Texas executes woman convicted of starving and torturing 9-year-old (+video)
Lisa Coleman became the ninth convicted killer and the second woman to receive the lethal injection in Texas this year. Coleman was found guilty of starving and torturing the 9-year-old son of her girlfriend in 2004.
Huntsville, Texas — A Texas woman convicted of the starvation and torture death of her girlfriend's 9-year-old son a decade ago was executed Wednesday evening.
Lisa Coleman, 38, received a lethal injection about an hour after the US Supreme Court rejected a last-day appeal to spare her. She was pronounced dead at 6:24 p.m. CDT, 12 minutes after Texas Department of Criminal officials began administering a lethal dose of pentobarbital.
Coleman became the ninth convicted killer and second woman to receive lethal injection in Texas this year. Nationally, she's the 15th woman executed since the Supreme Court in 1976 allowed the death penalty to resume. During that same time, nearly 1,400 men have been put to death.
Coleman smiled and nodded to several friends and an aunt who watched through a window, thanking them and expressing her love. She also said she loved the other women on Texas' death row and urged them to "keep their heads up."
"I'm all right," she said. "Tell them I finished strong. ... God is good."
She mouthed an audible kiss, laughed and nodded to her witnesses in the seconds before the lethal drug took effect.
"Love you all," she said just before closing her eyes and taking a couple of short breaths. Then there was no further movement.
Coleman was condemned for the death of Davontae Williams, whose emaciated body was found in July 2004 at the North Texas apartment Coleman shared with his mother, Marcella Williams.
Paramedics who found him dead said they were shocked to learn his age. He weighed 36 pounds, about half that of a normal 9-year-old. A pediatrician later would testify that he had more than 250 distinct injuries, including burns from cigarettes or cigars and scars from ligatures, and that a lack of food made him stop growing.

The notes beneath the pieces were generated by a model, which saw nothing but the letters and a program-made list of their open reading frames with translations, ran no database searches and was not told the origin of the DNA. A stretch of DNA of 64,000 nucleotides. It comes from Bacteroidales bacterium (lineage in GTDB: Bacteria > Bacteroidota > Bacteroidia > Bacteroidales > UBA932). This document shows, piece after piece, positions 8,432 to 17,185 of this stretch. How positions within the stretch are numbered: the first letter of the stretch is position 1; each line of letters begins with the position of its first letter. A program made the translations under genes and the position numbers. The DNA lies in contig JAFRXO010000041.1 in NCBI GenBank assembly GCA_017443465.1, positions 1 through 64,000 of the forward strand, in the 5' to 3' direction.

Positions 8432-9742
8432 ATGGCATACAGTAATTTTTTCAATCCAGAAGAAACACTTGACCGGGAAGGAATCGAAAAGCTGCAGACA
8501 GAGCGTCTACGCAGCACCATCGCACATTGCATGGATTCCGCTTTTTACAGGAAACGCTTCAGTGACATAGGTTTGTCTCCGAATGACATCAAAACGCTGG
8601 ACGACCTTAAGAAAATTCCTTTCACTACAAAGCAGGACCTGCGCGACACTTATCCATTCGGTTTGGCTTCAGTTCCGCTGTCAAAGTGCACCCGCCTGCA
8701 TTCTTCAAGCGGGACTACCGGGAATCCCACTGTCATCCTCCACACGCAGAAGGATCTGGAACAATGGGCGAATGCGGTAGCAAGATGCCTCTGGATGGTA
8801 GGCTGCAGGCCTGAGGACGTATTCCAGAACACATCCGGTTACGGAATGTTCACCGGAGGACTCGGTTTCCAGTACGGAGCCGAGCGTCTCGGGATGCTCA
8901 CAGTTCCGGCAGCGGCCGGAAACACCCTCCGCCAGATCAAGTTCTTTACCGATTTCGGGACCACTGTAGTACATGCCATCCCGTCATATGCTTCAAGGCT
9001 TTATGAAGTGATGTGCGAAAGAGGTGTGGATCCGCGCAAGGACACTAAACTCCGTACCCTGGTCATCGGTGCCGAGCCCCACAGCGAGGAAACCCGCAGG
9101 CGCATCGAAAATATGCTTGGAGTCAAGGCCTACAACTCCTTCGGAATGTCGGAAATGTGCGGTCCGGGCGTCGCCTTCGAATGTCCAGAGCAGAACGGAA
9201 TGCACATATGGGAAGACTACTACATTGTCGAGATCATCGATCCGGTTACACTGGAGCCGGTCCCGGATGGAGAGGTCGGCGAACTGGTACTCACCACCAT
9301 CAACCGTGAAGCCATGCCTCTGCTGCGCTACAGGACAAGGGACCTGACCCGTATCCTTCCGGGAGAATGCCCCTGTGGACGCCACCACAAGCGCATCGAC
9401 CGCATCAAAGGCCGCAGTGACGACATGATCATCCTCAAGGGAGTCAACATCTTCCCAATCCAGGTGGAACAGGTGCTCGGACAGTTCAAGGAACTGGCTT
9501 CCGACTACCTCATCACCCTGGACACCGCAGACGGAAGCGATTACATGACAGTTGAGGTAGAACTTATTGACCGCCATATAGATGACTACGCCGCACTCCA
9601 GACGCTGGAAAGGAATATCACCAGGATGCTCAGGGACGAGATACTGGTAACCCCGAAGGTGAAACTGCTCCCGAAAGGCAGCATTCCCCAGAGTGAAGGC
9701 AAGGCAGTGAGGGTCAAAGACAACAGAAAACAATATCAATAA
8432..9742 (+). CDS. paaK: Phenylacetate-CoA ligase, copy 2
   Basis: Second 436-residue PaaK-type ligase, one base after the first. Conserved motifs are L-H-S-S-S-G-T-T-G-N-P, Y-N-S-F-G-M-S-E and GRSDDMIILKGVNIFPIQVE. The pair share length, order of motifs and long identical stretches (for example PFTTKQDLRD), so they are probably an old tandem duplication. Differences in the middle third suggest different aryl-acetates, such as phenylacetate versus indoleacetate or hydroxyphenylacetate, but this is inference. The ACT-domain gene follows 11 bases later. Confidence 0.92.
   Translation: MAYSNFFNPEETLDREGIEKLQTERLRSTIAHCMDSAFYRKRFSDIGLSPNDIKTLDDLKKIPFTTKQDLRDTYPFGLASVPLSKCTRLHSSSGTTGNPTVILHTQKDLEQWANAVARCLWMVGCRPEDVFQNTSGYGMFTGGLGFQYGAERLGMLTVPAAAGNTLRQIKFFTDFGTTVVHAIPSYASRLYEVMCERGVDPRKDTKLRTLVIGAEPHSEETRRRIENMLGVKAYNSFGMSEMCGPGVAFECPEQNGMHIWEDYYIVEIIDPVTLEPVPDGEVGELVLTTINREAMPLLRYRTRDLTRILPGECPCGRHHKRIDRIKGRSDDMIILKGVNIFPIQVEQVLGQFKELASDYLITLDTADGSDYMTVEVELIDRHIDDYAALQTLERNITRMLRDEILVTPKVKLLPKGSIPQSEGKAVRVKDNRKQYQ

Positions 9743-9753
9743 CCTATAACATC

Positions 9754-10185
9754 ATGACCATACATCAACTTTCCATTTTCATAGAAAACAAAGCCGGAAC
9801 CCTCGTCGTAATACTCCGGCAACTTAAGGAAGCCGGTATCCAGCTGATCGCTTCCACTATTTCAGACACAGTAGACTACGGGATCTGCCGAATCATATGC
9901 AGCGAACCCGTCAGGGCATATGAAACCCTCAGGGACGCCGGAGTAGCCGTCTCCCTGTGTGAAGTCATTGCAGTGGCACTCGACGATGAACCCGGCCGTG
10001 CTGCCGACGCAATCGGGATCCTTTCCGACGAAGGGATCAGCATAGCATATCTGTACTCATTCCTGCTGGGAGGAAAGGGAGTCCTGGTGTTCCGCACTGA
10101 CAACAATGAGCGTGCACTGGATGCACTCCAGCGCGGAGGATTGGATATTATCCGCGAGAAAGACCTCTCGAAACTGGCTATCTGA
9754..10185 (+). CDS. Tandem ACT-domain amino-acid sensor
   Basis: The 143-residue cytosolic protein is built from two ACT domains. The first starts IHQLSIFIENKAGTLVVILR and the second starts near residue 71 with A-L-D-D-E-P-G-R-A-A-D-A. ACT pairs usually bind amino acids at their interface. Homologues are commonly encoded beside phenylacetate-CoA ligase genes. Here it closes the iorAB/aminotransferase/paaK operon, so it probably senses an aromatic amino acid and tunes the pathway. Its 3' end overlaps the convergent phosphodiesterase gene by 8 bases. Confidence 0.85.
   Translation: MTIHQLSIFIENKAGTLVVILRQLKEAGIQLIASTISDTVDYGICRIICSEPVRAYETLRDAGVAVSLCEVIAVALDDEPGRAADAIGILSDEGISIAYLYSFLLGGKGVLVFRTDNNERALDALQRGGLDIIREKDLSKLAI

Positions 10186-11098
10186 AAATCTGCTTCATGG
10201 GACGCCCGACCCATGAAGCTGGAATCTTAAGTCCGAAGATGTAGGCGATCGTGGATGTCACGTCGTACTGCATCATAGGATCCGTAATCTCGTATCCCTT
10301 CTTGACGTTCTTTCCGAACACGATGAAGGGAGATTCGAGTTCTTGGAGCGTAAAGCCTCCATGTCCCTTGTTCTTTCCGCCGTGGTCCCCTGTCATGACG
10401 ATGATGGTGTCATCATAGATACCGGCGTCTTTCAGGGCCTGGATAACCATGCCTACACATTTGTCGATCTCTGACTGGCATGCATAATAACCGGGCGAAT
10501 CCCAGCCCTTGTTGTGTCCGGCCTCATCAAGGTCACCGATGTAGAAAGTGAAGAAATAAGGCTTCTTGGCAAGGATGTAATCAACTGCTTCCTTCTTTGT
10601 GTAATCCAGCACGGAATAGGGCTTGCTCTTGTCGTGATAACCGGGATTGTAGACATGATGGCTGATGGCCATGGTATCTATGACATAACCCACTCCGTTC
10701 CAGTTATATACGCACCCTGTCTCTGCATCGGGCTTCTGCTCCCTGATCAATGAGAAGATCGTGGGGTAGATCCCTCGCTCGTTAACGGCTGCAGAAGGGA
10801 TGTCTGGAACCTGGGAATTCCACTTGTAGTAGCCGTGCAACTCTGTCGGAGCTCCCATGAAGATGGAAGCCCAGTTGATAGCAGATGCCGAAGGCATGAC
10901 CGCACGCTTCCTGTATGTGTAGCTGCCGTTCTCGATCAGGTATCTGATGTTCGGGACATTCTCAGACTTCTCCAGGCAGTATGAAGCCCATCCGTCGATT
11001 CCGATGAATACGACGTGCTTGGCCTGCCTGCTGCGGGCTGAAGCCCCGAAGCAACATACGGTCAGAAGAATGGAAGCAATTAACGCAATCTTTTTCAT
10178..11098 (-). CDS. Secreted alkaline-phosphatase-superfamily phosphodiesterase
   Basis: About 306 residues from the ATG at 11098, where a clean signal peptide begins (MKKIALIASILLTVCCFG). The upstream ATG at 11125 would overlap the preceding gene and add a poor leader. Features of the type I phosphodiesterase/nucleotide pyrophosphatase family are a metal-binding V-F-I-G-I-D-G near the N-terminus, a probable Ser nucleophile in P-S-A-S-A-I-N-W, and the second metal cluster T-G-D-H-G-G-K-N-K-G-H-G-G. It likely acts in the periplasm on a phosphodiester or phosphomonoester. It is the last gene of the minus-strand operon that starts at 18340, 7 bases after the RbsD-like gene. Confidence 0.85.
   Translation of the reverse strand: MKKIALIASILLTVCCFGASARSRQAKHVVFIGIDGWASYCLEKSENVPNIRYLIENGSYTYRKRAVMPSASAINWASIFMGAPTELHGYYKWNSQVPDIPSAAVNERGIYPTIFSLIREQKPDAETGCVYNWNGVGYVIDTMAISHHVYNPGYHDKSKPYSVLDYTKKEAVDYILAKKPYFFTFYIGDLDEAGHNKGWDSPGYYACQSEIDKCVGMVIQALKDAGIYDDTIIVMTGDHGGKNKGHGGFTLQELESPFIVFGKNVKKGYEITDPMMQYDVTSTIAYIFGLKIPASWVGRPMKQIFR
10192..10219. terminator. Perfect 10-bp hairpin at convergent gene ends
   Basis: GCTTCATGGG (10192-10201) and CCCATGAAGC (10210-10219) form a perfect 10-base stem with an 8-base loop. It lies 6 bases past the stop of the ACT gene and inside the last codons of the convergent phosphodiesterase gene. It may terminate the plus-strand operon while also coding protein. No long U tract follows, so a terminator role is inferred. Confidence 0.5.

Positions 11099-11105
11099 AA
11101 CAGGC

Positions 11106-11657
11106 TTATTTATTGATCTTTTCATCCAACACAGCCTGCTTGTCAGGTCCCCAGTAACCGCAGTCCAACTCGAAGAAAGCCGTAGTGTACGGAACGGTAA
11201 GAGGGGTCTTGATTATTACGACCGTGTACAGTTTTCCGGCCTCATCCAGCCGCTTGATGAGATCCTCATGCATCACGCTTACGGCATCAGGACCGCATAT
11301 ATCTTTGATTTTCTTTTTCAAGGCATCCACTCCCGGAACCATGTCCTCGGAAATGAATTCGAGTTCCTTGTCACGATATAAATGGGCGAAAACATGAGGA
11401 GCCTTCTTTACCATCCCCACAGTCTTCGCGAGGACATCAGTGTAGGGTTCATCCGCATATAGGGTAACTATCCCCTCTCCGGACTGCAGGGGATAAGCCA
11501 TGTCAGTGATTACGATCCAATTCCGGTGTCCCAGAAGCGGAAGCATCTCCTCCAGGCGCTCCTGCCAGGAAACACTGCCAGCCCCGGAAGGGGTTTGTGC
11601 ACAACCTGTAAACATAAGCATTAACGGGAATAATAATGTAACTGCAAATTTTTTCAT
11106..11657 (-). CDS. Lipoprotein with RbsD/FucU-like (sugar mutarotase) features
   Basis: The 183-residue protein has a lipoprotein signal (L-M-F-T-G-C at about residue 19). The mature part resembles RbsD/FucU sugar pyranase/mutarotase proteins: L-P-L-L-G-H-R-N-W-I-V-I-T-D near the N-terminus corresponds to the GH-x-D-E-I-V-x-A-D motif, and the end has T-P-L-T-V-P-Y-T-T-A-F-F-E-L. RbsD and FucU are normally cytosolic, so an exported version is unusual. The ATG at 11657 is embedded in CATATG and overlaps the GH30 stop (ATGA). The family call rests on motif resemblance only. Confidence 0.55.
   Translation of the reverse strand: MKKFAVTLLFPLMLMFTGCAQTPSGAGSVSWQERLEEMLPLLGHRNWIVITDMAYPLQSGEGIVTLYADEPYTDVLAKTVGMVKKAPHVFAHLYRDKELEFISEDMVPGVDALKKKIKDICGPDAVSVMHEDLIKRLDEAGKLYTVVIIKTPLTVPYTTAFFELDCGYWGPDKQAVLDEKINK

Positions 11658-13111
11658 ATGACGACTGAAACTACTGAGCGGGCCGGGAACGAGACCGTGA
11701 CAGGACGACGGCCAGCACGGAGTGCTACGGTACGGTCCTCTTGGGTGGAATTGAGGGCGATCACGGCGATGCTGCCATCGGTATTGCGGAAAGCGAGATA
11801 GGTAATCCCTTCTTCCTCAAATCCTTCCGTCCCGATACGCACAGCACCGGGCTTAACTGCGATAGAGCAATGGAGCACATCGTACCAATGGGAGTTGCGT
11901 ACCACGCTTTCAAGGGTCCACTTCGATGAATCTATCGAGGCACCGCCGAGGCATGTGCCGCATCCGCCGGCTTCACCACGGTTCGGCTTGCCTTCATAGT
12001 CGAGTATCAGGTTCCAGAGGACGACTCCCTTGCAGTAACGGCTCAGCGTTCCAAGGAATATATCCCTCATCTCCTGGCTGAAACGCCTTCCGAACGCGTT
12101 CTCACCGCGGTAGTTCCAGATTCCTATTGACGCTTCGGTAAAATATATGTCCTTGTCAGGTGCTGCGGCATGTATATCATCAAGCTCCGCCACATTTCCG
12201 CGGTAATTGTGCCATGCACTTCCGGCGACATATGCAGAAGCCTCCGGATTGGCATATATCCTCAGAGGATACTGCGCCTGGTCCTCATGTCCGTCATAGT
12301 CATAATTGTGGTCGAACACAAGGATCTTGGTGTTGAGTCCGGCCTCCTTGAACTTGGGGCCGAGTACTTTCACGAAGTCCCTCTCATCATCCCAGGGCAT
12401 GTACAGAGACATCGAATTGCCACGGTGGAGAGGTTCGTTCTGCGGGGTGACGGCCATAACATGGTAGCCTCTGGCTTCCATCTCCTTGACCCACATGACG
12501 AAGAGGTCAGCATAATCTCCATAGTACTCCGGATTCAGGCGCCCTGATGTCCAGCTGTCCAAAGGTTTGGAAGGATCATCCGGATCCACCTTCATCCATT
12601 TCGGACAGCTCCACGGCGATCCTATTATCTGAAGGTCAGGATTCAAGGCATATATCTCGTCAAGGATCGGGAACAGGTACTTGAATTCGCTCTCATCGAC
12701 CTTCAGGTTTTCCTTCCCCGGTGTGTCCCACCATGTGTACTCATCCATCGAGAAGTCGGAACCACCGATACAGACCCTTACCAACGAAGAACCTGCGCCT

"There was not an inch on his body that not been bruised or scarred or injured," said Dixie Bersano, one of Coleman's trial prosecutors.
Coleman's trial attorneys said the boy's death at the apartment in Arlington was an accident. They said he may have had mental health issues that made him difficult to handle and Coleman and Williams didn't know how to deal with him in a positive manner.
After a Tarrant County jury in 2006 convicted and sent Coleman to death row, Williams took a plea bargain and accepted a life prison sentence. Now 33, she's not eligible for parole until 2044.
Coleman's lawyer, John Stickels, argued unsuccessfully to the high court that while the child's hands were tied with clothesline at various times, it was "mostly a misguided means of discipline" used by both women. An aggravated factor of kidnapping, which made the charge against Coleman a capital murder case, was incorrect, making the jury's conviction on that charge also incorrect, Stickels contended.
Jefferson Clendenin, an assistant Texas attorney general, told the justices in his argument against the appeal that Coleman's arguments "had no merit."
As of Jan. 1, 60 women were on death row in the U.S., representing about 2 percent of the total death row population, according to the Death Penalty Information Center, a Washington-based anti-capital punishment organization. Coleman's execution leaves seven women on death row in Texas.